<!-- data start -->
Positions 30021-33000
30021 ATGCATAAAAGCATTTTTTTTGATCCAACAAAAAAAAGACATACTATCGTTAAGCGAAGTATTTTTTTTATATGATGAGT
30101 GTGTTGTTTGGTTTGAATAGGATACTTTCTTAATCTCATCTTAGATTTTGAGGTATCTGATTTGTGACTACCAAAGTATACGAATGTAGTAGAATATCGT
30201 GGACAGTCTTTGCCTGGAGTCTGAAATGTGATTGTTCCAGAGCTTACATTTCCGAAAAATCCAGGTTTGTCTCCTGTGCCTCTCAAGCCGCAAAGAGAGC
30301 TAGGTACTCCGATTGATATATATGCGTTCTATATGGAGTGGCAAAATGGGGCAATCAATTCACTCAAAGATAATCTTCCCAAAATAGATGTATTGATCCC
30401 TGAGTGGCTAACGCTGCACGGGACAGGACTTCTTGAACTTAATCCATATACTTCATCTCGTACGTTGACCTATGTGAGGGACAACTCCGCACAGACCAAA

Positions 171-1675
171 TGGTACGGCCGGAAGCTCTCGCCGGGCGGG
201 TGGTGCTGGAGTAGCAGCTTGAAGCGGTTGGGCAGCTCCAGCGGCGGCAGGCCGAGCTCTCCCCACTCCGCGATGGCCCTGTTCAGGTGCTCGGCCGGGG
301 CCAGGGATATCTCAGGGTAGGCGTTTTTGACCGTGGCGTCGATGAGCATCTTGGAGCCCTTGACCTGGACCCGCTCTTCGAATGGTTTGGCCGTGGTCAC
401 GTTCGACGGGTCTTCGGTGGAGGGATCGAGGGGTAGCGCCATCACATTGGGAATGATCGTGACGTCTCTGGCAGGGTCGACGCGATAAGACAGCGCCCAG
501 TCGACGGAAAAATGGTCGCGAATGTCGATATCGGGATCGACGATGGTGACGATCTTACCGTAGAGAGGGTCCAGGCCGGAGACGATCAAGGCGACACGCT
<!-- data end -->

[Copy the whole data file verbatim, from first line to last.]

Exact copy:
Positions 30021-33000
30021 ATGCATAAAAGCATTTTTTTTGATCCAACAAAAAAAAGACATACTATCGTTAAGCGAAGTATTTTTTTTATATGATGAGT
30101 GTGTTGTTTGGTTTGAATAGGATACTTTCTTAATCTCATCTTAGATTTTGAGGTATCTGATTTGTGACTACCAAAGTATACGAATGTAGTAGAATATCGT
30201 GGACAGTCTTTGCCTGGAGTCTGAAATGTGATTGTTCCAGAGCTTACATTTCCGAAAAATCCAGGTTTGTCTCCTGTGCCTCTCAAGCCGCAAAGAGAGC
30301 TAGGTACTCCGATTGATATATATGCGTTCTATATGGAGTGGCAAAATGGGGCAATCAATTCACTCAAAGATAATCTTCCCAAAATAGATGTATTGATCCC
30401 TGAGTGGCTAACGCTGCACGGGACAGGACTTCTTGAACTTAATCCATATACTTCATCTCGTACGTTGACCTATGTGAGGGACAACTCCGCACAGACCAAA

Positions 171-1675
171 TGGTACGGCCGGAAGCTCTCGCCGGGCGGG
201 TGGTGCTGGAGTAGCAGCTTGAAGCGGTTGGGCAGCTCCAGCGGCGGCAGGCCGAGCTCTCCCCACTCCGCGATGGCCCTGTTCAGGTGCTCGGCCGGGG
301 CCAGGGATATCTCAGGGTAGGCGTTTTTGACCGTGGCGTCGATGAGCATCTTGGAGCCCTTGACCTGGACCCGCTCTTCGAATGGTTTGGCCGTGGTCAC
401 GTTCGACGGGTCTTCGGTGGAGGGATCGAGGGGTAGCGCCATCACATTGGGAATGATCGTGACGTCTCTGGCAGGGTCGACGCGATAAGACAGCGCCCAG
501 TCGACGGAAAAATGGTCGCGAATGTCGATATCGGGATCGACGATGGTGACGATCTTACCGTAGAGAGGGTCCAGGCCGGAGACGATCAAGGCGACACGCT